WASHINGTON (AP) -- Health care providers can charge the government for emergency care provided to illegal aliens beginning Tuesday.

The Centers for Medicare and Medicaid Services issued final guidance Monday that sets up a system for reimbursement. Lawmakers set aside $1 billion over four years for the program, created by Medicare legislation passed in 2003.

For hospitals in border states, the additional money can mean the difference between running a profitable business or an unprofitable one, said Don May, vice president of policy for the American Hospital Association.

"I don't know if it will completely change their financial picture, but for those hospitals on the border, this is going to make a difference in ensuring they are there to treat the patients, not just the undocumented ones, but all the patients living in those communities," May said.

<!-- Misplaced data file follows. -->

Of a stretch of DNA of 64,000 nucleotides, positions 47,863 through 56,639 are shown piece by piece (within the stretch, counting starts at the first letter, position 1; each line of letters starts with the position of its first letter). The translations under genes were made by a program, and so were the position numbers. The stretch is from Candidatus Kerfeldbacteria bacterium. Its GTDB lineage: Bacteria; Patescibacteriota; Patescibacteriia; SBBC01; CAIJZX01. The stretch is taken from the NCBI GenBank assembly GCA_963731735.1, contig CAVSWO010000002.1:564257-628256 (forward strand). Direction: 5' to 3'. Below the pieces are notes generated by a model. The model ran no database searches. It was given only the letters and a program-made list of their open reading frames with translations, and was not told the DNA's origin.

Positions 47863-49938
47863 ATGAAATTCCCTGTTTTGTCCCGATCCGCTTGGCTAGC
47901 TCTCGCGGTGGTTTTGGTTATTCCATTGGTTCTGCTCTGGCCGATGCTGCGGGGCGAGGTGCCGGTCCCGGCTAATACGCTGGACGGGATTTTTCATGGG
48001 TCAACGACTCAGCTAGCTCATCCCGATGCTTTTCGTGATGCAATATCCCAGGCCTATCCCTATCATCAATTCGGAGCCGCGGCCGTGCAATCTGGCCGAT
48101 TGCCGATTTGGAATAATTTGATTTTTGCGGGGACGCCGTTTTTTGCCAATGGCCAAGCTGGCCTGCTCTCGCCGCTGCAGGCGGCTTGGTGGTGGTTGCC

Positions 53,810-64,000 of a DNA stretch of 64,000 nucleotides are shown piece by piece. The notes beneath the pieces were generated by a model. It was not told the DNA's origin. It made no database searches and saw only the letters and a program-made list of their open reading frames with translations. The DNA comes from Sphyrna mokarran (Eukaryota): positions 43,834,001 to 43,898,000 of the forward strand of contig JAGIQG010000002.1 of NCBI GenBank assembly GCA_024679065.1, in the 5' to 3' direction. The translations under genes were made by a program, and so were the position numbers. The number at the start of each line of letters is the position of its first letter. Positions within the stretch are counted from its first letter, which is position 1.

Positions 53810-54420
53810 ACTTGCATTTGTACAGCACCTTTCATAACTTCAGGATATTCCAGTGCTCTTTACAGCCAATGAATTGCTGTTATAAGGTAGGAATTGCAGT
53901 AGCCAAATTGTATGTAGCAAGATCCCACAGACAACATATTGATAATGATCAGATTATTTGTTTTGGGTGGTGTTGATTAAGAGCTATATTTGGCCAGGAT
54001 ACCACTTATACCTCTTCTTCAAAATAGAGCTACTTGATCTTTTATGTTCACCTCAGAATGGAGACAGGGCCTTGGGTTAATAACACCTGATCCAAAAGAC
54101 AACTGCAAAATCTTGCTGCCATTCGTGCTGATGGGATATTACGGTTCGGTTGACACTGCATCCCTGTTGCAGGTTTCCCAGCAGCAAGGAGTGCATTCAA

Two-thirds of the money will be distributed to health care providers based on a state's percentage of undocumented aliens. The remaining third will go to providers in the six states with the largest number of arrests of undocumented aliens.

The states receiving the highest amounts in the current fiscal year are California, $70.8 million; Texas, $46 million; Arizona, $45 million; and New York, $12.25 million.

Payments to providers will be made on a quarterly basis and will be adjusted proportionately if the bills exceed the state's allocation.

One group that advocates stricter immigration policies said the government's reimbursement of hospitals was the right thing to do.

"It seems to me that if the federal government has abdicated its responsibility for immigration enforcement, then it's responsible for making those jurisdictions whole," said Mark Krikorian, executive director of the Center for Immigration Studies, a think tank based in Washington.
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